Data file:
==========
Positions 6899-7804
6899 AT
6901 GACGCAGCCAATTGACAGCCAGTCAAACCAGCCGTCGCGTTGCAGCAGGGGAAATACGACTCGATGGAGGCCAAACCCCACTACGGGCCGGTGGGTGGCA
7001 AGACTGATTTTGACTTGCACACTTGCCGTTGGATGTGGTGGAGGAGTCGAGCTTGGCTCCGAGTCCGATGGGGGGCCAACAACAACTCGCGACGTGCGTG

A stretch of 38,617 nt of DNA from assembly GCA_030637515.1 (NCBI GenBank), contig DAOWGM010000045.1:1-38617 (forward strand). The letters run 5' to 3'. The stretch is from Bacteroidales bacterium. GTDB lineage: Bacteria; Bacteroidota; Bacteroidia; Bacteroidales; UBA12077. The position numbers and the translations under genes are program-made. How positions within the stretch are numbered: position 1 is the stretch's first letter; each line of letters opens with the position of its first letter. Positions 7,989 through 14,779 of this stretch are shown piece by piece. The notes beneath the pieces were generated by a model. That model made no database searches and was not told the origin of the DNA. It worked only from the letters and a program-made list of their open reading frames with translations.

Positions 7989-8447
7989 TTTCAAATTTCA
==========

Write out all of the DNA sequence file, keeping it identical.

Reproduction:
Positions 6899-7804
6899 AT
6901 GACGCAGCCAATTGACAGCCAGTCAAACCAGCCGTCGCGTTGCAGCAGGGGAAATACGACTCGATGGAGGCCAAACCCCACTACGGGCCGGTGGGTGGCA
7001 AGACTGATTTTGACTTGCACACTTGCCGTTGGATGTGGTGGAGGAGTCGAGCTTGGCTCCGAGTCCGATGGGGGGCCAACAACAACTCGCGACGTGCGTG

A stretch of 38,617 nt of DNA from assembly GCA_030637515.1 (NCBI GenBank), contig DAOWGM010000045.1:1-38617 (forward strand). The letters run 5' to 3'. The stretch is from Bacteroidales bacterium. GTDB lineage: Bacteria; Bacteroidota; Bacteroidia; Bacteroidales; UBA12077. The position numbers and the translations under genes are program-made. How positions within the stretch are numbered: position 1 is the stretch's first letter; each line of letters opens with the position of its first letter. Positions 7,989 through 14,779 of this stretch are shown piece by piece. The notes beneath the pieces were generated by a model. That model made no database searches and was not told the origin of the DNA. It worked only from the letters and a program-made list of their open reading frames with translations.

Positions 7989-8447
7989 TTTCAAATTTCA